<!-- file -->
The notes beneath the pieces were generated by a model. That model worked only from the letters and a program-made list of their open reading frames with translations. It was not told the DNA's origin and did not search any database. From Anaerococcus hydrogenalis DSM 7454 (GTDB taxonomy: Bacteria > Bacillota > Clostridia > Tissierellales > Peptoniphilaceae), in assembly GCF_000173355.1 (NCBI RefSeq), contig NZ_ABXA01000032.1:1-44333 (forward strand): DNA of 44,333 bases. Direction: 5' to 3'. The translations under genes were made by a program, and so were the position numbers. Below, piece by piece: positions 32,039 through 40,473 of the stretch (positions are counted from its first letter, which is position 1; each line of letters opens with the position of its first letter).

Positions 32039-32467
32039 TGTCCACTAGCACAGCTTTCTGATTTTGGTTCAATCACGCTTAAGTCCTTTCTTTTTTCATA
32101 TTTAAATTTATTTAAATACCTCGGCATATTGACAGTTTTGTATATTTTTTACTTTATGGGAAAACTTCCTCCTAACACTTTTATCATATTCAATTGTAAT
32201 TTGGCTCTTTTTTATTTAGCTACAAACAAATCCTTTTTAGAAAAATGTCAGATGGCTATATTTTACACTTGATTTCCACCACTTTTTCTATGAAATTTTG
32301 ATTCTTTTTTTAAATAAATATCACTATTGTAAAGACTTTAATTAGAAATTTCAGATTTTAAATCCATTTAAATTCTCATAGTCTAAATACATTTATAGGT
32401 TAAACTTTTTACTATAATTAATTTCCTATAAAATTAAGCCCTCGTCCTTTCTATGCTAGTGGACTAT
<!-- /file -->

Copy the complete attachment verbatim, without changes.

The notes beneath the pieces were generated by a model. That model worked only from the letters and a program-made list of their open reading frames with translations. It was not told the DNA's origin and did not search any database. From Anaerococcus hydrogenalis DSM 7454 (GTDB taxonomy: Bacteria > Bacillota > Clostridia > Tissierellales > Peptoniphilaceae), in assembly GCF_000173355.1 (NCBI RefSeq), contig NZ_ABXA01000032.1:1-44333 (forward strand): DNA of 44,333 bases. Direction: 5' to 3'. The translations under genes were made by a program, and so were the position numbers. Below, piece by piece: positions 32,039 through 40,473 of the stretch (positions are counted from its first letter, which is position 1; each line of letters opens with the position of its first letter).

Positions 32039-32467
32039 TGTCCACTAGCACAGCTTTCTGATTTTGGTTCAATCACGCTTAAGTCCTTTCTTTTTTCATA
32101 TTTAAATTTATTTAAATACCTCGGCATATTGACAGTTTTGTATATTTTTTACTTTATGGGAAAACTTCCTCCTAACACTTTTATCATATTCAATTGTAAT
32201 TTGGCTCTTTTTTATTTAGCTACAAACAAATCCTTTTTAGAAAAATGTCAGATGGCTATATTTTACACTTGATTTCCACCACTTTTTCTATGAAATTTTG
32301 ATTCTTTTTTTAAATAAATATCACTATTGTAAAGACTTTAATTAGAAATTTCAGATTTTAAATCCATTTAAATTCTCATAGTCTAAATACATTTATAGGT
32401 TAAACTTTTTACTATAATTAATTTCCTATAAAATTAAGCCCTCGTCCTTTCTATGCTAGTGGACTAT